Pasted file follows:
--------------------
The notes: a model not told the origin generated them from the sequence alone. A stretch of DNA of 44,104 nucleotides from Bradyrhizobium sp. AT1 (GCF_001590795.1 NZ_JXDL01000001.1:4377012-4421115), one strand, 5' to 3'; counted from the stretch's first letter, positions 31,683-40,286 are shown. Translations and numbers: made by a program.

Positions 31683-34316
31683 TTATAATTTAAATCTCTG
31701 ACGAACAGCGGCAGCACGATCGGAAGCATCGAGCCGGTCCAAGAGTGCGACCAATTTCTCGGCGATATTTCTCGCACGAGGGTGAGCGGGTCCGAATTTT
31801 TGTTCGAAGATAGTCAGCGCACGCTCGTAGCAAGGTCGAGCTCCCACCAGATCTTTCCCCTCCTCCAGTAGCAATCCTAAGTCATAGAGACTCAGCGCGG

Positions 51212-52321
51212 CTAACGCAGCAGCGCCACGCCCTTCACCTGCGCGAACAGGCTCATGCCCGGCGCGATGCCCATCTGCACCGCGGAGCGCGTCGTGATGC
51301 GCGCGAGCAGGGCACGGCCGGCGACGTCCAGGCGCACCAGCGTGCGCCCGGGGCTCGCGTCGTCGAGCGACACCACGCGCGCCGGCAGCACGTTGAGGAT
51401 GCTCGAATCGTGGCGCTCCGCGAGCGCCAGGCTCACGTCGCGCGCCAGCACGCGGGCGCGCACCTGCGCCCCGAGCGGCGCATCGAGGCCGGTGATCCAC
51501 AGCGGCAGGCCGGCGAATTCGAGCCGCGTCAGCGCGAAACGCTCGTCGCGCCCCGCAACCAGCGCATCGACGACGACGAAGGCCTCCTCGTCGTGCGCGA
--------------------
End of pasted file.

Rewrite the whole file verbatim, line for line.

The notes: a model not told the origin generated them from the sequence alone. A stretch of DNA of 44,104 nucleotides from Bradyrhizobium sp. AT1 (GCF_001590795.1 NZ_JXDL01000001.1:4377012-4421115), one strand, 5' to 3'; counted from the stretch's first letter, positions 31,683-40,286 are shown. Translations and numbers: made by a program.

Positions 31683-34316
31683 TTATAATTTAAATCTCTG
31701 ACGAACAGCGGCAGCACGATCGGAAGCATCGAGCCGGTCCAAGAGTGCGACCAATTTCTCGGCGATATTTCTCGCACGAGGGTGAGCGGGTCCGAATTTT
31801 TGTTCGAAGATAGTCAGCGCACGCTCGTAGCAAGGTCGAGCTCCCACCAGATCTTTCCCCTCCTCCAGTAGCAATCCTAAGTCATAGAGACTCAGCGCGG

Positions 51212-52321
51212 CTAACGCAGCAGCGCCACGCCCTTCACCTGCGCGAACAGGCTCATGCCCGGCGCGATGCCCATCTGCACCGCGGAGCGCGTCGTGATGC
51301 GCGCGAGCAGGGCACGGCCGGCGACGTCCAGGCGCACCAGCGTGCGCCCGGGGCTCGCGTCGTCGAGCGACACCACGCGCGCCGGCAGCACGTTGAGGAT
51401 GCTCGAATCGTGGCGCTCCGCGAGCGCCAGGCTCACGTCGCGCGCCAGCACGCGGGCGCGCACCTGCGCCCCGAGCGGCGCATCGAGGCCGGTGATCCAC
51501 AGCGGCAGGCCGGCGAATTCGAGCCGCGTCAGCGCGAAACGCTCGTCGCGCCCCGCAACCAGCGCATCGACGACGACGAAGGCCTCCTCGTCGTGCGCGA